Tuesday, December 11, 2007

Bacchus: Bordeaux Basics & Beyond

I do like Bacchus the wine store on Broadway between 70th and 7st. It's not the cheapest wine store in the world, but it has good lighting, and a beautiful new cellar space that displays wine in tasteful wooden shelves. In the cellar too is the space for wine-tasting events, separated from the rest of the cellar by folding glass doors.

Tonight, Lisa Granik, Master of Wine, led us through a tasting of 7 Bordeaux wines. How does one become a Master of Wine? Four days of testing, on three of which a candidate has to identify wines from different vineyards around the world. The candidate brings her own glass, so that she cannot complain of possible contamination.

Lisa Granik was obviously a connoisseur but she was not a very good teacher. She did not find out the state of wine knowledge of her participants, but talked on, sometimes digressing, rather than informative. She spoke about the merlot from the Left Bank (more clayey) and the cabernet from the Right Bank, but the presentation would have been more useful if she had pointed to a map. She was also snobbish in a peculiarly American way. About people who mistake "legs" for quality when they swirl their wine in glasses, she said that they are judging wine in the way Italian peasants used to do.

Of the seven Bordeaux, I like very much the first one, a Merlot. It was, like Lisa described it, elegant and subtle. I do like Lisa's comparison of drinking wine to having a conversation with a stranger. Let the wine talk to you. Here's the list of wines I tried having a conversation with tonight:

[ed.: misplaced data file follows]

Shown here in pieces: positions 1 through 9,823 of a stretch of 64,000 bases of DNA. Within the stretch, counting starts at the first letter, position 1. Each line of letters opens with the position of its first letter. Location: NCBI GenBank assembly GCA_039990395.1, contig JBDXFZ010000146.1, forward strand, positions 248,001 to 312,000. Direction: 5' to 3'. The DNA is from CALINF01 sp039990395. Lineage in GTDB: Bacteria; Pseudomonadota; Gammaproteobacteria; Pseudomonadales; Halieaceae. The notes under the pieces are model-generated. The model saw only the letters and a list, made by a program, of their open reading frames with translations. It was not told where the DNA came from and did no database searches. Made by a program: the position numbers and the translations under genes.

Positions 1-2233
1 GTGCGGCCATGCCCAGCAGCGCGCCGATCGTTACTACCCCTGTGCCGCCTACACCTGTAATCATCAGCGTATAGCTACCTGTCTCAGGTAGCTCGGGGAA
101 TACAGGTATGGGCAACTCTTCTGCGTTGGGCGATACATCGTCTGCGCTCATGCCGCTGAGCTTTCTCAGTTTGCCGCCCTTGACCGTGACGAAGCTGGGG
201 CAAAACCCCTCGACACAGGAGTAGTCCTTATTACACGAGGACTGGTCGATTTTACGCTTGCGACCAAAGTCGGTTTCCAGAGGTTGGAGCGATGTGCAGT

(1) Chateau Magdelaine Grand-cru, Saint-Emilion, 2003: elegant, subtle merlot
(2) Chateau Lafleur-Gazin, Pomerol, 2004: heftier merlot, with some cabernet franc, mushroom, limestone
(3) Chateau La Fon Du Berger, Haut-Medoc, 2005: cabernet, balanced, elegant
(4) Margaux Private Reserve, Schroder Scyler & Cie, 2005: cabernet, charcoal, tar, black tea, raspberry
(5) Chateau Brown, Pessac-Leognan, 2001: cabernet, darker, gravelly, smokier, muscular
(6) Chateau De Pez, Saint-Estephe, 2004: cabernet, brawny, pencil lead, masculine
(7) Moulin de Duhart Domaines Barons de Rothschild (Lafite), Pauillac, 2004: cabernet, power, high alcohol content.

Lisa Granik: "If you are open-minded, you are always open to another bottle of wine."

3 comments:

Harry said...

And after all, what do Italian peasants know about food? [/heavy sarcasm]

monkey said...

Hi Jee Leong,

Your favorite comes from the same commune and vintage featured in this NY Times review.

Jee Leong Koh said...

Thanks, monkey, for the link. Glad to know I have good taste!